Tony Blair flew to Baghdad today for talks with the Iraqi prime minister and president.
The Prime Minister's visit comes a day after the Iraqi PM Nouri Maliki issued an invitation to former members of Saddam Hussein's army to return to the military in a bid to quell sectarian violence.
And it follows the report earlier this month of former US secretary of state James Baker's Iraq Study Group, which described the situation in Iraq as "grave and deteriorating" and recommended the withdrawal of American combat troops in 2008.
Mr Blair is expected to discuss with Mr Maliki and President Jalal Talabani plans to hand over the last two British-controlled provinces in the south of Iraq to local authorities, which ministers hope con be completed by the spring.
Mr Blair flew to Baghdad from the Egyptian capital Cairo by RAF Hercules transport plane, before transferring to the heavily protected Green Zone by helicopter.
A news blackout was imposed on his visit until his arrival in the Green Zone.
Baghdad is the third stop on a Middle East tour which has already taken in Turkey and Egypt and which is intended to promote Mr Blair's strategy of resolving tensions in areas of conflict across the region.
On his sixth trip to Iraq since the 2003 war, aides said Mr Blair wanted to underline his support for Mr Maliki and his government and for the process of reconciliation in the country.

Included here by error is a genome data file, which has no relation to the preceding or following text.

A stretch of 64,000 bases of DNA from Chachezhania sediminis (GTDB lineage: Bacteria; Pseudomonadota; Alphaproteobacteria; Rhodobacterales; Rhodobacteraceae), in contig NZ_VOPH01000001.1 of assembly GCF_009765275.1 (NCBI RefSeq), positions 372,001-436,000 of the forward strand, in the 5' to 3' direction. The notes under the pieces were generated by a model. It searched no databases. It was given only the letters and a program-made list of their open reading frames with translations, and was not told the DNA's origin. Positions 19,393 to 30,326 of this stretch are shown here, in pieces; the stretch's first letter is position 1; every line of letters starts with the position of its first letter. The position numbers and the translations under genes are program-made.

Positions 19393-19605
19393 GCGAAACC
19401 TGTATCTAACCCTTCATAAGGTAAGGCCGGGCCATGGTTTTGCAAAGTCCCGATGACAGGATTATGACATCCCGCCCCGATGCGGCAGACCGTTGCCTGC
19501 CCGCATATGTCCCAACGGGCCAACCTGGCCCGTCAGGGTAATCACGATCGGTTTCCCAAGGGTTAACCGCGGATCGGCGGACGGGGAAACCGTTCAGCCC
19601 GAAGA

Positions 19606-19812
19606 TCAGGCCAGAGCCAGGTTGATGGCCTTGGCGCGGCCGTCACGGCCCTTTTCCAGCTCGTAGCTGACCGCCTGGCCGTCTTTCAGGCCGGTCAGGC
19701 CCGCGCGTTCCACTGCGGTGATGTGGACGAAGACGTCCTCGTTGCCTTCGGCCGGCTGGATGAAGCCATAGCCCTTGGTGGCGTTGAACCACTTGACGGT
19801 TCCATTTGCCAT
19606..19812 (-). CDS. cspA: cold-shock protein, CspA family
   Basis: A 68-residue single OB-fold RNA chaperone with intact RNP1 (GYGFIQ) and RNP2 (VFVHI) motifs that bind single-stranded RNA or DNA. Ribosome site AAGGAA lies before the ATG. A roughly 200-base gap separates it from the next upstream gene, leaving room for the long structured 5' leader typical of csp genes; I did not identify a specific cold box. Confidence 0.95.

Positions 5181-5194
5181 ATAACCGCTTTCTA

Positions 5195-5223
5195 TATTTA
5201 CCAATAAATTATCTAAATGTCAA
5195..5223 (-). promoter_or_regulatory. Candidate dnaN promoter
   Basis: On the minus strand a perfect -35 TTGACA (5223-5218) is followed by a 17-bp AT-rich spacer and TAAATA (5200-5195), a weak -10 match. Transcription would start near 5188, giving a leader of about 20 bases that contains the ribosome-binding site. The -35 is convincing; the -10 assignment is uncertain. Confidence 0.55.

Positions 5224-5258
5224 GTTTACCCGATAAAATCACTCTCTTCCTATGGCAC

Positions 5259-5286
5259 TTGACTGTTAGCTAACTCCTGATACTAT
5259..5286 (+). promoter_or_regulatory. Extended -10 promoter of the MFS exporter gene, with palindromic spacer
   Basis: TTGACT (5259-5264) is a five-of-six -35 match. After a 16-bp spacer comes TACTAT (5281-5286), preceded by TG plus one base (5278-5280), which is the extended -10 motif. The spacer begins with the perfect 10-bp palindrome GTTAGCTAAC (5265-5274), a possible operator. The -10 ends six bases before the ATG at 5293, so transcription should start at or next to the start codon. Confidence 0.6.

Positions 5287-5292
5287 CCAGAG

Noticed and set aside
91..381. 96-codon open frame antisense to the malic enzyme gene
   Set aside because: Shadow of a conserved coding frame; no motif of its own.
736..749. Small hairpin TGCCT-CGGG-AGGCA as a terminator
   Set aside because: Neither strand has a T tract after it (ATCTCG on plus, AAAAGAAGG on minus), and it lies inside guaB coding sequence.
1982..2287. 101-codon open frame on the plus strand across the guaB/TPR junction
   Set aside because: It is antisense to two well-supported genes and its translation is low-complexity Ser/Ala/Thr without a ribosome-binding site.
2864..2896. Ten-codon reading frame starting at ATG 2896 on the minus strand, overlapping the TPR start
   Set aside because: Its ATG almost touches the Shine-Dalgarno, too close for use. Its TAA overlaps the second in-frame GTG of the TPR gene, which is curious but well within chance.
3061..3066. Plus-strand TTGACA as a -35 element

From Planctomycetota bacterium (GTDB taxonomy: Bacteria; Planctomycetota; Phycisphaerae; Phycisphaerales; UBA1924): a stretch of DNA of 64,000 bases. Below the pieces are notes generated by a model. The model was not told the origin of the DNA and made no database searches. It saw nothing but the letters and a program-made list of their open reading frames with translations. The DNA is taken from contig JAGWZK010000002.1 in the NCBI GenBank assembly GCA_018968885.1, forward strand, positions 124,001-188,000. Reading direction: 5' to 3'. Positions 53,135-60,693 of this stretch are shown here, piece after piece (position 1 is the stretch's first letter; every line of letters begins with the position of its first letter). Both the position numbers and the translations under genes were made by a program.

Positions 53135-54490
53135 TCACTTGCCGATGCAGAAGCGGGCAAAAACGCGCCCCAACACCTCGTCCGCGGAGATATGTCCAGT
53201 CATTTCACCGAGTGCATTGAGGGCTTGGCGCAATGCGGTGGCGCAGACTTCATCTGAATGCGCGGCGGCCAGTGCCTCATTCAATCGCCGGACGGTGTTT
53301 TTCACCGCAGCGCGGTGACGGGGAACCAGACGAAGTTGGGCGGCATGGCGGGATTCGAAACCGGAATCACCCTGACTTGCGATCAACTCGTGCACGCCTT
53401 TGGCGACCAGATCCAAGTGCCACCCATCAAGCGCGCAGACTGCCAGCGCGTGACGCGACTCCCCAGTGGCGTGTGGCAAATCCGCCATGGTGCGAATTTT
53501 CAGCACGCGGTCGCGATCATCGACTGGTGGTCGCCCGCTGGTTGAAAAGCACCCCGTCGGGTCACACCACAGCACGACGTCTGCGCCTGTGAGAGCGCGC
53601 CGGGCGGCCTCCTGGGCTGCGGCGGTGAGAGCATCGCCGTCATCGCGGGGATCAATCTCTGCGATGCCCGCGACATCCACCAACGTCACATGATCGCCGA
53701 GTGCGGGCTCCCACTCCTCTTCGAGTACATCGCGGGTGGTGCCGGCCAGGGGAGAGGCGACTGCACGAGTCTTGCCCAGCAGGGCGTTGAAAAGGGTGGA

Some 300 members of moderate Sunni, Shia and Kurdish groups are currently taking part in a conference aimed at brining a halt to the inter-communal violence which is claiming as many as 100 lives a day.
Mr Maliki kicked off the conference yesterday with his offer to Saddam's former soldiers to return to the army or, if they preferred, claim their military pensions.
The decision by US administrator Paul Bremer to disband the Sunni-dominated army in the wake of the toppling of Saddam's regime is blamed by many analysts for fuelling the insurgency.
Police in Baghdad yesterday said 53 bullet-riddled bodies had been found in the city over the past 24 hours.
Mr Blair's official spokesman said that the Prime Minister recognised that the situation on Iraq remained "very difficult" but that he believed that the way forward was through political means as well as through security.
"We recognise that for any government facing the challenges that there are in Iraq, they are huge, and the Prime Minister wants to show his support," said the spokesman.
Mr Blair will assure Mr Maliki and Mr Talabani that the views of the Iraqi government will be the primary consideration when determining the "security profile" of Britain's 7,000-strong deployment in Iraq, said the spokesman.
Mr Blair will also discuss the progress of Operation Sinbad, which has seen British and Iraqi troops go through the city of Basra neighbourhood by neighbourhood, clearing the insurgent hotspots in the hope of preparing the way for a resumption of Iraqi control early next year.